God is calling you now to trust his promise of pardon. This same Jesus who was crucified, has risen from the grave as evidence that the Father has been satisfied with his redemptive sacrifice. He now sits enthroned as the full embodiment of all his redemptive accomplishments. He has full power and authority to rescue and restore all who come to the Father through him. You need no other merit or righteousness but his merit and righteousness. The Scripture says, “Nor is there salvation in any other, for there is no other name under heaven given among men whereby we must be saved” (Acts. 4:12)   He is ready and willing to save you not only from the guilt and penalty of your sins but from the oppressive power of your sins. All he requires of you is that you trust him to save you. This is his promise to sinners—“Come to me, all who labor and are heavy laden and I will give you rest. Take my yoke upon you and learn from me, for I am gentle and lowly in heart, and you shall find rest for your souls” (Matt. 11:28-29).

 

El Mensaje de Dios Para Usted # 2

El problema del perdón

Si has leído en las Sagradas Escrituras, sobre el perdón que Dios promete libremente a los pecadores que se arrepienten y creen, te estarás preguntando cómo el Dios que se revela a sí mismo en esas Escrituras puede hacer tal promesa. Si has leído esas Escrituras con cuidado, sabes que Dios se ha revelado a sí mismo como un juez santo y justo que nunca declarará al culpable como justo. Por ejemplo, En Éxodo 34: 7 se describe un así mismo como el que “de ningún modo tendrá por inocente al malvado”. Y, sin embargo, el apóstol Pablo lo llama el Dios “que justifica al impío” (Romanos 4: 5), y David describió la bendición del hombre a quien Dios imputa la justicia aparte de las obras (ver Romanos 4: 6-7) cuando él escribió: “Bienaventurado el hombre a quien el SEÑOR no imputa la iniquidad” (Salmos 32: 2).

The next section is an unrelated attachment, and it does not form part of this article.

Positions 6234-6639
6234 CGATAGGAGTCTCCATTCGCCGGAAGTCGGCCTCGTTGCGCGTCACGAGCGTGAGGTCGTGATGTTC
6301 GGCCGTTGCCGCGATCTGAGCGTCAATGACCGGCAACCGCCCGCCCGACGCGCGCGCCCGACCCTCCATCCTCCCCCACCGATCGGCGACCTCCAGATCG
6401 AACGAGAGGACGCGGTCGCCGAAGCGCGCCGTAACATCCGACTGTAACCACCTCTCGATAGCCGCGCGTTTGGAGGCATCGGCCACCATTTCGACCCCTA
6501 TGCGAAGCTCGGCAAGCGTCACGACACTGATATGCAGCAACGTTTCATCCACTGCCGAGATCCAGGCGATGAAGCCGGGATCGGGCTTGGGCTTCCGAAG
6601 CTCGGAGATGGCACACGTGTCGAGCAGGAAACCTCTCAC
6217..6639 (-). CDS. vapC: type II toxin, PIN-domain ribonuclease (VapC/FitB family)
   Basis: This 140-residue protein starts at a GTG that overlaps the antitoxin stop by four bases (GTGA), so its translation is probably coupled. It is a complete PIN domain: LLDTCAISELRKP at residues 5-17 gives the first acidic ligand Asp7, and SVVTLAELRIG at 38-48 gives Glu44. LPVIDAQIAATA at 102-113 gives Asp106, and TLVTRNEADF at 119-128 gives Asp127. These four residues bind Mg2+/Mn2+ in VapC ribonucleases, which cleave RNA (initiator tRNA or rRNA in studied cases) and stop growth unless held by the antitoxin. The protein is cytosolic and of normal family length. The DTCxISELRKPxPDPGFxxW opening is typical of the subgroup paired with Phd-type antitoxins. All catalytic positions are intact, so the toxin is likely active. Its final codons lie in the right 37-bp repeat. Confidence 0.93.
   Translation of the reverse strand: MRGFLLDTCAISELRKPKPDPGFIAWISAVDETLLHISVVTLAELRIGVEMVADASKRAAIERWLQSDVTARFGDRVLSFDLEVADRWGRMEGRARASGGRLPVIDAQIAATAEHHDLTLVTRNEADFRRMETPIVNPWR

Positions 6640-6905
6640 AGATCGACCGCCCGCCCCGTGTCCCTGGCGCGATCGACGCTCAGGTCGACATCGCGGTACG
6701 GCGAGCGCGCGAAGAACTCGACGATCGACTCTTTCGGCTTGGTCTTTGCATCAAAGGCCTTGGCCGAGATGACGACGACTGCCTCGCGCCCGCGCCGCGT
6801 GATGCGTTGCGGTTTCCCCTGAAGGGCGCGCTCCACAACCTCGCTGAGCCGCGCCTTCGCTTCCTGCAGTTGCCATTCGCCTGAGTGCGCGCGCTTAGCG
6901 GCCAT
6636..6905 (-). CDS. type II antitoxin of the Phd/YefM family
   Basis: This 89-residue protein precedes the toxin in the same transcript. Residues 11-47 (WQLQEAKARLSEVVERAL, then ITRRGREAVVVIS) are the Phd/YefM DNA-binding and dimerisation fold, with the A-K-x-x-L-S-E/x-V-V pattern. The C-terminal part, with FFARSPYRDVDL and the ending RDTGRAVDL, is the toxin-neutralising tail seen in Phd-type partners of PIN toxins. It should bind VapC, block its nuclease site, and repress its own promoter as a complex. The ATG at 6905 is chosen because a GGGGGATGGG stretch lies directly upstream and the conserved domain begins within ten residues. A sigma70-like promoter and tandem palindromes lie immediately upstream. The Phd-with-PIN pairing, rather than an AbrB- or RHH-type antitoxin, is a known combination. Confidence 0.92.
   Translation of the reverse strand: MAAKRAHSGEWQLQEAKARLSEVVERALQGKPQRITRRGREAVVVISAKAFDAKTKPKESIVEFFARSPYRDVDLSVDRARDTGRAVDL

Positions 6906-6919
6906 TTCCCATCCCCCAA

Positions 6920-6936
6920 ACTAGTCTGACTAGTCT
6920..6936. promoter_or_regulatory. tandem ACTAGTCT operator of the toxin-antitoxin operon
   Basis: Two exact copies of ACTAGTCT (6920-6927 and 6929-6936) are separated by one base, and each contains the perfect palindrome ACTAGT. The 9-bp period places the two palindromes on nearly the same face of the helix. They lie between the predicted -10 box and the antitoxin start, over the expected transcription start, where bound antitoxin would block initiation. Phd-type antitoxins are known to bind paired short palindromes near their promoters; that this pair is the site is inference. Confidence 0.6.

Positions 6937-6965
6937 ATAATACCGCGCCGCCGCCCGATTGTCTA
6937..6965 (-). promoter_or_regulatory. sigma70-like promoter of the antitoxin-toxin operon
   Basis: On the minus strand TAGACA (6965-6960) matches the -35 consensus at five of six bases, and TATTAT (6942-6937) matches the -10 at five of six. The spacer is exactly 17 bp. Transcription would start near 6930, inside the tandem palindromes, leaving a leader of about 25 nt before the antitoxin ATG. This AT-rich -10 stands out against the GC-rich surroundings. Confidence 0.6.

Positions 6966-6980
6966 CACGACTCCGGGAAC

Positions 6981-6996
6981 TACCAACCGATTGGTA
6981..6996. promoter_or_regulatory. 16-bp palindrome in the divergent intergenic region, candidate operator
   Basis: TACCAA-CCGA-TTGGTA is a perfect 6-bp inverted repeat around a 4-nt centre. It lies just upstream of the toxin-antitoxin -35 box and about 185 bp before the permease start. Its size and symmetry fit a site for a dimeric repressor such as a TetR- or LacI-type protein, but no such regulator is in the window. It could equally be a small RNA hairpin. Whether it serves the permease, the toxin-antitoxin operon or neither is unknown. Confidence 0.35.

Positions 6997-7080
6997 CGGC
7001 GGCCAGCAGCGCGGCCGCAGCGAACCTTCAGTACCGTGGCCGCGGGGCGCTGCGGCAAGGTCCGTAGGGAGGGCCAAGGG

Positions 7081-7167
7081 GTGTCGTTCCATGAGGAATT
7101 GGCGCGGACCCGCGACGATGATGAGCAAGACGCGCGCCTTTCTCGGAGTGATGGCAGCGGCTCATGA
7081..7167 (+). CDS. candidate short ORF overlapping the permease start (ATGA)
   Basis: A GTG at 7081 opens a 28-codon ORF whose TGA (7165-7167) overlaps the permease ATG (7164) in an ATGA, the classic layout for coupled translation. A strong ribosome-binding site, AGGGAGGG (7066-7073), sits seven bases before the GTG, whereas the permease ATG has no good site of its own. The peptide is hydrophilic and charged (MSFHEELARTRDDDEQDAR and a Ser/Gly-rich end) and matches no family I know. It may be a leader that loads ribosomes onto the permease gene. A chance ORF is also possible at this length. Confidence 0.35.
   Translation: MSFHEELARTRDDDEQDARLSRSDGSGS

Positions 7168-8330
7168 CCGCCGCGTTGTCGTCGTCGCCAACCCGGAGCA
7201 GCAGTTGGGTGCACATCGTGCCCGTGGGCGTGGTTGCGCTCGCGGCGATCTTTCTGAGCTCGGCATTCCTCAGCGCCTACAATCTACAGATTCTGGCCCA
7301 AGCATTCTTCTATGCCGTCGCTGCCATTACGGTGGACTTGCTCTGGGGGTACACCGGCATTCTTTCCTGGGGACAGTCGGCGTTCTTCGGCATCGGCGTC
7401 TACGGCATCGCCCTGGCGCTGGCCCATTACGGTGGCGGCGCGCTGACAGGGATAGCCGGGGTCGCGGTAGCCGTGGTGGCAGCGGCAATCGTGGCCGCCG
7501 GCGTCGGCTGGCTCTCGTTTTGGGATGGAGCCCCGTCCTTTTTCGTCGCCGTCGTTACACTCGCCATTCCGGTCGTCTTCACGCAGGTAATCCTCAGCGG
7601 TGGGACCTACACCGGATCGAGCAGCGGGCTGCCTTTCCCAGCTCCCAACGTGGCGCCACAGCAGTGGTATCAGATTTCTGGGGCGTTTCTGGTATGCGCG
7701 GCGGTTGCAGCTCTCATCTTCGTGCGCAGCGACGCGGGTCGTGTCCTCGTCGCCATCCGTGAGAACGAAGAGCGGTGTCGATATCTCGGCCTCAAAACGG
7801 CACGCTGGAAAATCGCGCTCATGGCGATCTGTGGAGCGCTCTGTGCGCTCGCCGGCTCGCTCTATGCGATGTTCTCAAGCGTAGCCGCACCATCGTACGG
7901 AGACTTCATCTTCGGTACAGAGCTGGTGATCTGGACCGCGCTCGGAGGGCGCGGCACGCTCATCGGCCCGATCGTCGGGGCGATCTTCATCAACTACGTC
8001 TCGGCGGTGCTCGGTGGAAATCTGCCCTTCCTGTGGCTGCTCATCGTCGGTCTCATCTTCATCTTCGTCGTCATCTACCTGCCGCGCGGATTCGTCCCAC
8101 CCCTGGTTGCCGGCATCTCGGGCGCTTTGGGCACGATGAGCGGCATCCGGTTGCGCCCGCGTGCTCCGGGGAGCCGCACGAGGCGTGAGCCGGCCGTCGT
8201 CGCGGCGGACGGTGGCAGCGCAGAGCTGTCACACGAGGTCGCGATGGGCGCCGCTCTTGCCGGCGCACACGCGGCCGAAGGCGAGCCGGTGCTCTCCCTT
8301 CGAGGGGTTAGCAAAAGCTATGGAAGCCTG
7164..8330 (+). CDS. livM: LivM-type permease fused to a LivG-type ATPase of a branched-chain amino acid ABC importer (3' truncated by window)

La Biblia no enseña que Dios infunde gracia a los pecadores para permitirles llegar a ser lo suficientemente justos en sí mismos para que Dios los declare justos. Lo que estas Escrituras enseñan es que Dios los declara justos cuando no pueden reclamar ninguna justicia propia. Él justifica [declara justo] al impío. Pablo escribió que los pecadores son “justificados gratuitamente [esta palabra significa “sin causa,” es decir, no hay causa en el pecador] por su gracia” (Romanos 3:24). Esto presenta un gran problema. ¿Cómo puede Dios ser justo y al mismo tiempo declarar que el pecador que cree en su promesa es justo ante sus ojos?

La solución de Dios al problema

Este es el problema que la obra redentora de Cristo ha resuelto. Note que Romanos 3:24 declara que esta libre justificación es “por la redención que es en Cristo Jesús”. Lo que el apóstol estaba enseñando en Romanos 3 es que Dios ha satisfecho sus propias demandas en el sacrificio de su Hijo. El escribió, “. . . a quien Dios ha exhibido públicamente como una propiciación en su sangre [muerte sacrificial] a través de la fe, para declarar su justicia. . .que Él pueda ser justo y al mismo tiempo, Él que justifica a los que creen [confían] en Jesús “(Romanos 3: 25-26).